On 26 November 2018 the appellant and Chloe Estelle Pty Ltd entered into the contract with the appellant paying the deposit of $42,000 to the respondent on 6 December 2018 [4].

On 21 March 2019, the appellant by written notice terminated the contract and requested that the respondent repay the deposit to it [4].

The appellant, A & J Morphett Nominees Pty Ltd, commenced proceedings against Chloe Estelle Pty Ltd, as first defendant, and the respondent, JBT Lawyers Pty Ltd, as second defendant in the Magistrates Court.  In its defence the respondent admitted that it received the deposit sum as a stakeholder as alleged by the appellant [6].

On 24 June 2019, the appellant entered default judgment in the proceeding against Chloe Estelle Pty Ltd, which included an amount for interest and costs [7]. The appellant did not recover against Chloe Estelle Pty Ltd as it was and on 18 July 2019, an administrator was appointed and it was subsequently ordered to be wound up. The liquidators made no claim for the deposit.

It was never been in dispute that the respondent received that sum as a stakeholder for the appellant and Chloe Estelle Pty Ltd [3].

On 29 March 2019, the Federal Circuit Court, per Small J,made an order in a Family Law dispute between different parties.  It relevantly Read the rest of this entry »

CBS Commercial Canberra Pty Ltd v Axis Commercial (ACT) Pty Ltd, in the matter of CBS Commercial Canberra Pty Ltd [2022] FCA 544 (12 May 2022): application to set aside statutory demand, offsetting claim,

May 15, 2022

The Federal Court, per Halley J, set aside a statutory demand in CBS Commercial Canberra Pty Ltd v Axis Commercial (ACT) Pty Ltd, in the matter of CBS Commercial Canberra Pty Ltd [2022] FCA 544 in finding that an offsetting claim constitutes a genuine dispute. It is a very good decision setting out the complications of offsetting claims arising from building contracts relied upon in setting aside a statutory demand which is based on a certificate and judgment obtained under the Security of Payments Act.


CBS engaged Axis as a sub-contractor to undertake work at a building site located in Gungahlin in the Australian Capital Territory [12].

The chronological events Read the rest of this entry »

Australian Securities and Investments Commission v RI Advice Group Pty Ltd [2022] FCA 496 (5 May 2022): ss 912A(1)(a) & (h) Corporations Act 2001 (Cth), failure to have adequate cybersecurity risk management in place,

May 14, 2022

The Federal Court, per Rolfe J, in Australian Securities and Investments Commission v RI Advice Group Pty Ltd [2022] FCA 496 made what has widely been described as a first occasion a corporation has been found to have breached its licence obligations in failing to have adequate risk management systems to manage its cyber security risks. The Court ordered declaratory relief requiring RI Advice to undertake work to improve its security under the supervision of an expert.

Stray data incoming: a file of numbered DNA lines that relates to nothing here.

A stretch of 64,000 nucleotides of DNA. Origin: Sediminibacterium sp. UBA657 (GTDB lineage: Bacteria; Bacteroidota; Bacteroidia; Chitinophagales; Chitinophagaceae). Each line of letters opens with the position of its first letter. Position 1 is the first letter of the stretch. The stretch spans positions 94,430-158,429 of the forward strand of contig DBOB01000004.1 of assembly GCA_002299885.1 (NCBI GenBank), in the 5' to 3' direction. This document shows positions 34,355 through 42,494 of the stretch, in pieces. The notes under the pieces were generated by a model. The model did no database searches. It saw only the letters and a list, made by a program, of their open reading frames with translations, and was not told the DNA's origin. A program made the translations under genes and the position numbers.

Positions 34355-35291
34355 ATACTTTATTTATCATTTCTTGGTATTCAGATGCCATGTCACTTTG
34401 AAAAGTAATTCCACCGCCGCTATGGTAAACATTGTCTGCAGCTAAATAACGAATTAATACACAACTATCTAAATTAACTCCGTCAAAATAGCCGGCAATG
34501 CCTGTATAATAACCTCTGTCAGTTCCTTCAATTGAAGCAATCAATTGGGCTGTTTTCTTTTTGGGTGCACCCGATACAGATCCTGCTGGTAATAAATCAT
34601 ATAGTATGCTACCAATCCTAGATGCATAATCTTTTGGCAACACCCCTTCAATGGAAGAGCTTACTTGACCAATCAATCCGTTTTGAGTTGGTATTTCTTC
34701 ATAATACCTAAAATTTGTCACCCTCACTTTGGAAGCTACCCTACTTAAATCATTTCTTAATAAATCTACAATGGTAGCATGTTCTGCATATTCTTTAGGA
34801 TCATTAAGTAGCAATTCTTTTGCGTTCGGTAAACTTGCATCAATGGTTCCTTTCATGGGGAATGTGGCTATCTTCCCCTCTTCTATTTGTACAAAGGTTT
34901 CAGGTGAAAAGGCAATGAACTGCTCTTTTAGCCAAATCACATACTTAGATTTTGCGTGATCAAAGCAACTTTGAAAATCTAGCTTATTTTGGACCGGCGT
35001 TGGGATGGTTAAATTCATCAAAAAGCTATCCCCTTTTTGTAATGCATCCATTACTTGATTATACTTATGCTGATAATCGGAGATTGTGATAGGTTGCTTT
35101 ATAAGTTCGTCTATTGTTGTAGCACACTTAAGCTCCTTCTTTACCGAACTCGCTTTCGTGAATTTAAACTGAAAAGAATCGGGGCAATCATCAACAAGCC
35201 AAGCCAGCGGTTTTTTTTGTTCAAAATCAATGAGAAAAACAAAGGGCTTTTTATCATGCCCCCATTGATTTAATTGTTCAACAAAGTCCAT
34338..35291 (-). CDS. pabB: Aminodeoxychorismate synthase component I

The orders were made in terms agreed between the parties just before the trial was scheduled to commence.

I have followed this proceeding closely with posts ASIC commences action against RI Advice Group Pty Ltd for failing to have adequate cyber security in August 2020 and ASIC v RI Advice Group Pty Ltd cyber security civil penalty trial pushed off from a 29 November 2021 hearing date to a date in April 2022 in May 2021,


The Court provided a factual background about stating that RI Advice :

  • was:
    • a wholly-owned subsidiary of Australia and New Zealand Banking Group Limited (ANZ). RI Advice up to and including September 2018;
    • from 1 October 2018, along with two other ANZ financial licensees, part of the IOOF Holdings Limited (IOOF) group of companies [12]
  • carries on a financial services business within the meaning of s 761A of the Corporations Act Act (“The Act”) under a third-party business owner model.
  • authorises Under s 916A of the Act, RI Advice independently-owned corporate authorised representatives (“ARs”) and individual authorised representatives to provide financial services to retail clients on RI Advice’s behalf and pursuant to the Licence [13]

The AR Practices (practices of groups of one or more Authorised Representatives):

  • electronically received, stored and accessed  confidential and sensitive personal information and documents in relation to their retail clients. The personal information included:

(a) personal details, including full names, addresses and dates of birth and in some instances health information;(b) contact information, including contact phone numbers and email addresses; and

(c) copies of documents such as driver’s licences, passports and other financial information [14].

  • since 15 May 2018 provided financial services to at least 60,000 retail clients [15]
  • had 9 cybersecurity incidents between June 2014 and May 2020, being:
    • in June 2014 an AR’s email account was hacked and five clients received a fraudulent email urging the transfer of funds, one of whommade transfers totalling some $50,000;